Dollarama Inc.: This Fantastic Growth Stock Just Will Not Quit

Dollarama Inc. (TSX:DOL) came out with its fourth-quarter results on Thursday, and they were excellent on all fronts.

The company posted a net quarterly profit of $1.24 per share, easily surpassing analyst expectations of $1.12. That was a 24% increase versus the same quarter last year. Total sales increased 11.5%, while the all-important same-store-sales category increased 5.8%.

Full-year results were equally exciting. Total sales increased 11.8% while same-store sales ticked up 5.8%. The gross margin was 39.2%, an increase versus fiscal 2016’s results. Diluted earnings per share were up nearly 24%, increasing to $3.71 per share. Earnings in 2016 were $3 per share.

The chain also announced it would be hiking its quarterly dividend 10% from $0.10 per share to $0.11.

These results are terrific, and Dollarama shares responded in kind. They shot up during Thursday’s trading session, rising more than 11% to $110.88. That’s a new all-time high.

Perhaps the most exciting part of Dollarama’s results weren’t the earnings themselves. The company still has big growth plans.

Growth potential

Dollarama has two major growth paths. The first is growing the average transaction size in existing stores. The second is opening more locations.

It has already done a lot to get customers to spend more. Locations used to be filled with items selling for a dollar or two. These days, merchandise with $3.50 and $4 price tags is common. By upping its price limit, Dollarama has successfully increased its average transaction size.

The company also announced it would start taking credit cards at all of its stores, which should help encourage customers to spend more.

Dollarama’s store growth plan is truly exciting. The company has approximately 1,100 locations today, and it previously had plans for approximately 1,400 over the long term. It has upped that projection; it now wishes to bump its location count to 1,700 in the next eight to 10 years. Management envisions some cannibalization of sales as it approaches its 1,700-store limit, but they insist the company can still pay back the average store in two years.

Nothing was mentioned in the latest earnings report, but Dollarama still has an interesting ace up its sleeve. In 2013, it entered an agreement with Dollar City, a Central American chain of dollar stores, to provide business expertise and logistical support. That deal came with an option to acquire the chain. I expect Dollarama to exercise that option at some point relatively soon.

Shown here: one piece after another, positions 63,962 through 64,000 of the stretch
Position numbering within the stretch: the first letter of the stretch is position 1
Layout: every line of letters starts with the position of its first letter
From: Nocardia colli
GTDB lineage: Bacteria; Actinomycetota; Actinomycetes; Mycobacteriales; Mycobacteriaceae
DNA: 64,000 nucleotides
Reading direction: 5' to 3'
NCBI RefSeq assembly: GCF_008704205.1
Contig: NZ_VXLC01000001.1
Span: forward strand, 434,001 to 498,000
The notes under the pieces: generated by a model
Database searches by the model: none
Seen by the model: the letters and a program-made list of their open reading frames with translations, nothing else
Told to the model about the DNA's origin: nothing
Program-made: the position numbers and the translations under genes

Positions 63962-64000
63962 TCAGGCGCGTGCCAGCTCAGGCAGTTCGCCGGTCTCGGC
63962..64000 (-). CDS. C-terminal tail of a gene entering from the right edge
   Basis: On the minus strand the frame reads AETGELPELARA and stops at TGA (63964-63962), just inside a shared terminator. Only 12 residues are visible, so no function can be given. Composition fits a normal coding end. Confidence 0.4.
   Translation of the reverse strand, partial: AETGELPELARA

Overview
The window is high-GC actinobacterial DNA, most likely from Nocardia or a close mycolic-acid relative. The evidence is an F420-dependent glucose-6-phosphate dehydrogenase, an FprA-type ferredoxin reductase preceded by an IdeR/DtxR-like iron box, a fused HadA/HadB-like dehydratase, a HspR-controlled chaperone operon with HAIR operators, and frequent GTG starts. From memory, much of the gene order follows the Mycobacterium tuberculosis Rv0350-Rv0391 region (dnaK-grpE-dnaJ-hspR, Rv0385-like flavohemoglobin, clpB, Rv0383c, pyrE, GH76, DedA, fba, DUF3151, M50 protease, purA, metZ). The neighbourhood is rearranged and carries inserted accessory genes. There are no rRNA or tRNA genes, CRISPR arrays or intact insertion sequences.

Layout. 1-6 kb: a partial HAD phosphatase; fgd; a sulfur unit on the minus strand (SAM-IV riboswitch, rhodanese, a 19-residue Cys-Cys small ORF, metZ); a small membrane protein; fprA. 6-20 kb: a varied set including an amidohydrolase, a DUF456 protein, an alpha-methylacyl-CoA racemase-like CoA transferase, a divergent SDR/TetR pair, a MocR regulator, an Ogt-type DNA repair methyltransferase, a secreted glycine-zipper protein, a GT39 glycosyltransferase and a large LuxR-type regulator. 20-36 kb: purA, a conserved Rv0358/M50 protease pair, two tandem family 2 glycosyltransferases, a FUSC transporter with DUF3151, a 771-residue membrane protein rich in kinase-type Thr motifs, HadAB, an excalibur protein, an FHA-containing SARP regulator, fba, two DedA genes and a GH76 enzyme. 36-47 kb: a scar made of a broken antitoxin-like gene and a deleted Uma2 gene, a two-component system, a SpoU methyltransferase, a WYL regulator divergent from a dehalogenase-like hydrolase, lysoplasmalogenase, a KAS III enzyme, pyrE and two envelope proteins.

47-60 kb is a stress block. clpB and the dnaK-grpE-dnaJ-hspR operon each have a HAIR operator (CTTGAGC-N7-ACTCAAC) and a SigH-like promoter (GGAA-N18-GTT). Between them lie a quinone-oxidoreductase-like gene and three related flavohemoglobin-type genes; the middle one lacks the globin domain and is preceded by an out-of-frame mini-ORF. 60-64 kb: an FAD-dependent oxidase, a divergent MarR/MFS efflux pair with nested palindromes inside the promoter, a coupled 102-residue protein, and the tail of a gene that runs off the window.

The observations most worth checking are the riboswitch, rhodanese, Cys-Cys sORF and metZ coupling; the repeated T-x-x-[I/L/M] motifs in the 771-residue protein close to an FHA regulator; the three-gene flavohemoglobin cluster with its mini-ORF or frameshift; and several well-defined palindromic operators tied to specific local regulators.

Finally, we have to mention Dollarama’s balance sheet, which I believe can handle the expected expansion. It owes a little over $1 billion in long-term debt, which is a reasonable number. Dollarama spent $696 million buying back shares in its most recent fiscal year and an additional $652 million the year before. If needed, it can direct that capital towards keeping its debt down.

Dividend potential

At this point, Dollarama isn’t really considered a dividend stock. When accounting for the dividend hike, the stock pays out just $0.44 per share on an annual basis. That’s a yield under 0.4%.

There’s nothing exciting about that.

But the company should eventually get serious about paying a dividend. Remember, it spent nearly $700 million in share buybacks in the last year alone. Net earnings were $445 million. It can afford to pay much more.

Dollarama has a dividend-payout ratio of just 12%. It could triple the payout while still having enough cash left over to finance its growth plans.

What does this mean for investors? It means Dollarama is the perfect kind of dividend-growth stock to stick in your RRSP for 20 years and forget about. If it works out and the name matures into a serious dividend stock, you’ll have a terrific yield on cost.

The bottom line

Dollarama is an expensive stock. Shares trade hands at nearly 30 times trailing earnings.

That’s simply the price investors must pay for a decent growth story today. If everything goes to plan, Dollarama still plenty of growth potential left. There aren’t many opportunities like that in today’s market. Growth investors, take notice.

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Fool contributor Nelson Smith has no position in any stocks mentioned.

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